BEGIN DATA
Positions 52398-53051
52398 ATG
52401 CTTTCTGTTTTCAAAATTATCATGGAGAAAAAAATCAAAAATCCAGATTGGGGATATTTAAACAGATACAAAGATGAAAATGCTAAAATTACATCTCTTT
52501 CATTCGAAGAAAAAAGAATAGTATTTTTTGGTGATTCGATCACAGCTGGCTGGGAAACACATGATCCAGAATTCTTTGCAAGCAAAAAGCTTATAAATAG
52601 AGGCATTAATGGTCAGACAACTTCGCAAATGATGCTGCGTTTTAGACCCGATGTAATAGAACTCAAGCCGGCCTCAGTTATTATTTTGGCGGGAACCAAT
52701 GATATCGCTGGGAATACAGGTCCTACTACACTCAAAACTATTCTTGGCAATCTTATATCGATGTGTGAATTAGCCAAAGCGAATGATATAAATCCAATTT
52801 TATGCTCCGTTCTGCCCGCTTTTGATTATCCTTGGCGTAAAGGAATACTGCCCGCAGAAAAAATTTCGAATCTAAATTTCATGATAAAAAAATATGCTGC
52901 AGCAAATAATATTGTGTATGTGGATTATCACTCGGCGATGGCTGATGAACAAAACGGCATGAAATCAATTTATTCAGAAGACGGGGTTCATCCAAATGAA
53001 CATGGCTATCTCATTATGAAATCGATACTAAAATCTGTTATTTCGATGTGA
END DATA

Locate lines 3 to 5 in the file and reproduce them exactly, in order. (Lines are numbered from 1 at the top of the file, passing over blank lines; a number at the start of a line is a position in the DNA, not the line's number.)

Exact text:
52401 CTTTCTGTTTTCAAAATTATCATGGAGAAAAAAATCAAAAATCCAGATTGGGGATATTTAAACAGATACAAAGATGAAAATGCTAAAATTACATCTCTTT
52501 CATTCGAAGAAAAAAGAATAGTATTTTTTGGTGATTCGATCACAGCTGGCTGGGAAACACATGATCCAGAATTCTTTGCAAGCAAAAAGCTTATAAATAG
52601 AGGCATTAATGGTCAGACAACTTCGCAAATGATGCTGCGTTTTAGACCCGATGTAATAGAACTCAAGCCGGCCTCAGTTATTATTTTGGCGGGAACCAAT